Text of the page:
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Dark and unrelentingly Grimm take on the beloved fairy tale, but one that is visually astounding and grippingly paced
moviexclusive30 May 2012
Never in our farthest imaginings did we envision Snow White to be an ass-kicking warrior princess who would lead an entire army into battle, but that's the reason why first-time feature film director Rupert Sanders' interpretation of one of the Brothers Grimm's most beloved fairy tales has been labelled revisionist.

Inspired no doubt by the contemporary age of feminism, first-time writer Evan Daugherty has taken interesting liberties with both the titular character as well as the villainous Queen. The latter in particular is given an intriguing twist as a woman both liberated and trapped by her beauty, for it was her ravishing looks that first won her the attention of a king but which diminishing by age had left her heartbroken. Fuelled by contempt, Ravenna has over decades gone from kingdom to kingdom winning the hearts of kings and then taking their lives.

Her latest conquest is that of a kind-hearted widowed King Magnus (Noah Huntley) and father of Snow White, whom she poisons then slaughters with a dagger on their wedding night. Of his young daughter Snow White she keeps imprisoned in a high tower, until a premonition by her golden mirror on the wall years later leaves her yearning for the come-of-age Snow White's heart to achieve true immortality. Alas Snow White seizes the opportunity to escape when Queen Ravenna's brother Finn (Sam Spruell) enters her cell to retrieve her for the Queen, fleeing the confines of her father's former castle for the enchanted Dark Forest.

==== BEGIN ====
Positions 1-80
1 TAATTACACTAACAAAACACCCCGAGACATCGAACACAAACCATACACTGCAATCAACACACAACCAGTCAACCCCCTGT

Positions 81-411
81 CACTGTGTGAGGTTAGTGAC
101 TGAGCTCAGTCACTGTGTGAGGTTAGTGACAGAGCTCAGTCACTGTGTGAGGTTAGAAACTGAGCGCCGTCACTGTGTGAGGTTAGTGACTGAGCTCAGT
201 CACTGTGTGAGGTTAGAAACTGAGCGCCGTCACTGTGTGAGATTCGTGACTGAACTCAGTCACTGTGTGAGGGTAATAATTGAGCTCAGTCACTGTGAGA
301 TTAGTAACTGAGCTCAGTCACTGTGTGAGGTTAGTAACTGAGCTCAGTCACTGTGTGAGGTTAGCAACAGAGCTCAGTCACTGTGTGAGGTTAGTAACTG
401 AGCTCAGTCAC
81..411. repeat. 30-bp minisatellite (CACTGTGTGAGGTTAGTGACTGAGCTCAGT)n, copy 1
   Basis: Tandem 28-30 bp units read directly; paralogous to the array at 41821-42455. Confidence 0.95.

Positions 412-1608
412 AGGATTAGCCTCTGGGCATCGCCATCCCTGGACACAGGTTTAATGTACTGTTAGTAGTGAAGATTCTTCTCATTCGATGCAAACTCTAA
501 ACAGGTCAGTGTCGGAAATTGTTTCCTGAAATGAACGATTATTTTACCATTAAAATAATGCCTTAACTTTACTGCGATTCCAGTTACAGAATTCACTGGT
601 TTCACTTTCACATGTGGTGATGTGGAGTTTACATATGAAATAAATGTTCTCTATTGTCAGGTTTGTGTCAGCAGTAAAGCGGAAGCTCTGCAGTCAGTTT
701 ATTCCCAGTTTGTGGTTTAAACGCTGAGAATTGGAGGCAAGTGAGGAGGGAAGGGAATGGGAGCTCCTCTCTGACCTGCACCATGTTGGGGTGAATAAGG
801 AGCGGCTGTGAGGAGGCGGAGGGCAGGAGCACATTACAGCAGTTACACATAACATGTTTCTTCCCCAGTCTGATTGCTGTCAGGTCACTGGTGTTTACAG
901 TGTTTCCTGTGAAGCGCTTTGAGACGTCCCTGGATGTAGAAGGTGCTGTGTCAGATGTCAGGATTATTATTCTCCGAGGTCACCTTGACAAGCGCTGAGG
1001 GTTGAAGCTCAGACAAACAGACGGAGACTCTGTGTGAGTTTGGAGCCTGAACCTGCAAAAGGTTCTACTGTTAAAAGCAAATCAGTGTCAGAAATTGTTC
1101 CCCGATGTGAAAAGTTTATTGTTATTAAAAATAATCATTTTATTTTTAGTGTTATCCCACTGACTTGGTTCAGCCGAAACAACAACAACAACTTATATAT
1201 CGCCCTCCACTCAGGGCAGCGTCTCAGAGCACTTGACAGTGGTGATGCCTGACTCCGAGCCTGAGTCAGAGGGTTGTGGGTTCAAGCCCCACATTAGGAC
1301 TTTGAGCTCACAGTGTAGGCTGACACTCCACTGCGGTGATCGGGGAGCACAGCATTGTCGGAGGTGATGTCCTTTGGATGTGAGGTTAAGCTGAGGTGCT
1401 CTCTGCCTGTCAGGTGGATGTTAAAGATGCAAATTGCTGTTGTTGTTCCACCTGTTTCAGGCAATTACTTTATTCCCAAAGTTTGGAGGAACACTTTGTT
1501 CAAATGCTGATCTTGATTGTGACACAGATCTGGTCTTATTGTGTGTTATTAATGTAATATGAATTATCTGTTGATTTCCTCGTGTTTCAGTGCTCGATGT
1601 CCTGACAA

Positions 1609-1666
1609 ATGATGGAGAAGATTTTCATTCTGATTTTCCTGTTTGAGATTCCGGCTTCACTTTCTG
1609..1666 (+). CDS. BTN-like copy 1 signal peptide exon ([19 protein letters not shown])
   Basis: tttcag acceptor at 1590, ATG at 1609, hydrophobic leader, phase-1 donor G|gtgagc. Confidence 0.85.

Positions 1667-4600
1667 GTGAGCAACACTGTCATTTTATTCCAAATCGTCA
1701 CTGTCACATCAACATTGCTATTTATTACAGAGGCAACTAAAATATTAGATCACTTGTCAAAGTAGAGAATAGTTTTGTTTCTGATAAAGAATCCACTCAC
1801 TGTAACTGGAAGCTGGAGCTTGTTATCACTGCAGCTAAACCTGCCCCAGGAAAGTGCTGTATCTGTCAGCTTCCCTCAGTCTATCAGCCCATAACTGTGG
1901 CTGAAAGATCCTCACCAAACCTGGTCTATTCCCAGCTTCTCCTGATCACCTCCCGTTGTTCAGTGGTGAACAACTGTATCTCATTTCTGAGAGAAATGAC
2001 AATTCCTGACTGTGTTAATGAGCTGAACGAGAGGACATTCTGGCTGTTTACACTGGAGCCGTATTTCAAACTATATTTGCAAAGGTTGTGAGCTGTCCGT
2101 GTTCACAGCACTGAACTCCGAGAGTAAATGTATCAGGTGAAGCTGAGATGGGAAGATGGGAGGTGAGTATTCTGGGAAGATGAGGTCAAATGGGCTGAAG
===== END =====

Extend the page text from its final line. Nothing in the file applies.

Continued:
In turn, the Queen sends a grief-stricken drunk known only as the Huntsman (Chris Hemsworth) with knowledge of the woods in pursuit- though it doesn't take long before he switches sides and ends up protecting her against Finn and the rest of his army. As Snow White endeavours to get to the grounds of Duke Hammond, an ally of her father's, the Huntsman becomes as much her protector as well as her romantic interest. But as formula would dictate, there should be another corner to complete the love triangle- hence the obligatory presence of the Duke's son William (Sam Claflin), who has apparently had a soft spot for Snow White since he was young.